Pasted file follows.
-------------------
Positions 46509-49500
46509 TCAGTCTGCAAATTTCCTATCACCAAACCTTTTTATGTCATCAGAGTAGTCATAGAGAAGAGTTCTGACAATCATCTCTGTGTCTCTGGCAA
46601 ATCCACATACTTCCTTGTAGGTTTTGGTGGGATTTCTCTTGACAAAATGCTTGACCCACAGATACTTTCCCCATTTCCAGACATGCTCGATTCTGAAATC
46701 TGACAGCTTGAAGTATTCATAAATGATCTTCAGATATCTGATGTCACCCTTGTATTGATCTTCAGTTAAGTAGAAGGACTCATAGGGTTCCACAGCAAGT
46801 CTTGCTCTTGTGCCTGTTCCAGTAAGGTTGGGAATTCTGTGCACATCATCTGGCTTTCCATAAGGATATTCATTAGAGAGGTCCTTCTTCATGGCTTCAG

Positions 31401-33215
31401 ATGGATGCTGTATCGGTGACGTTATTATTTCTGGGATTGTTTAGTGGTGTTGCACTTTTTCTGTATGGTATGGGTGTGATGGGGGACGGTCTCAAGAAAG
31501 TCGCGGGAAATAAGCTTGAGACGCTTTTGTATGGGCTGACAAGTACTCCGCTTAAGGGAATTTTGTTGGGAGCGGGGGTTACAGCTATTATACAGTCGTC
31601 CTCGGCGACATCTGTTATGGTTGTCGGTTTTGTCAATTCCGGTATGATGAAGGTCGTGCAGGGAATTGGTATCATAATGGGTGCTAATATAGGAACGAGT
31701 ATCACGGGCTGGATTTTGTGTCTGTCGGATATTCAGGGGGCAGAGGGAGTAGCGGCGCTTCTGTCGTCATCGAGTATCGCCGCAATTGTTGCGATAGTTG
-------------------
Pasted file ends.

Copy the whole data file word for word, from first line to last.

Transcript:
Positions 46509-49500
46509 TCAGTCTGCAAATTTCCTATCACCAAACCTTTTTATGTCATCAGAGTAGTCATAGAGAAGAGTTCTGACAATCATCTCTGTGTCTCTGGCAA
46601 ATCCACATACTTCCTTGTAGGTTTTGGTGGGATTTCTCTTGACAAAATGCTTGACCCACAGATACTTTCCCCATTTCCAGACATGCTCGATTCTGAAATC
46701 TGACAGCTTGAAGTATTCATAAATGATCTTCAGATATCTGATGTCACCCTTGTATTGATCTTCAGTTAAGTAGAAGGACTCATAGGGTTCCACAGCAAGT
46801 CTTGCTCTTGTGCCTGTTCCAGTAAGGTTGGGAATTCTGTGCACATCATCTGGCTTTCCATAAGGATATTCATTAGAGAGGTCCTTCTTCATGGCTTCAG

Positions 31401-33215
31401 ATGGATGCTGTATCGGTGACGTTATTATTTCTGGGATTGTTTAGTGGTGTTGCACTTTTTCTGTATGGTATGGGTGTGATGGGGGACGGTCTCAAGAAAG
31501 TCGCGGGAAATAAGCTTGAGACGCTTTTGTATGGGCTGACAAGTACTCCGCTTAAGGGAATTTTGTTGGGAGCGGGGGTTACAGCTATTATACAGTCGTC
31601 CTCGGCGACATCTGTTATGGTTGTCGGTTTTGTCAATTCCGGTATGATGAAGGTCGTGCAGGGAATTGGTATCATAATGGGTGCTAATATAGGAACGAGT
31701 ATCACGGGCTGGATTTTGTGTCTGTCGGATATTCAGGGGGCAGAGGGAGTAGCGGCGCTTCTGTCGTCATCGAGTATCGCCGCAATTGTTGCGATAGTTG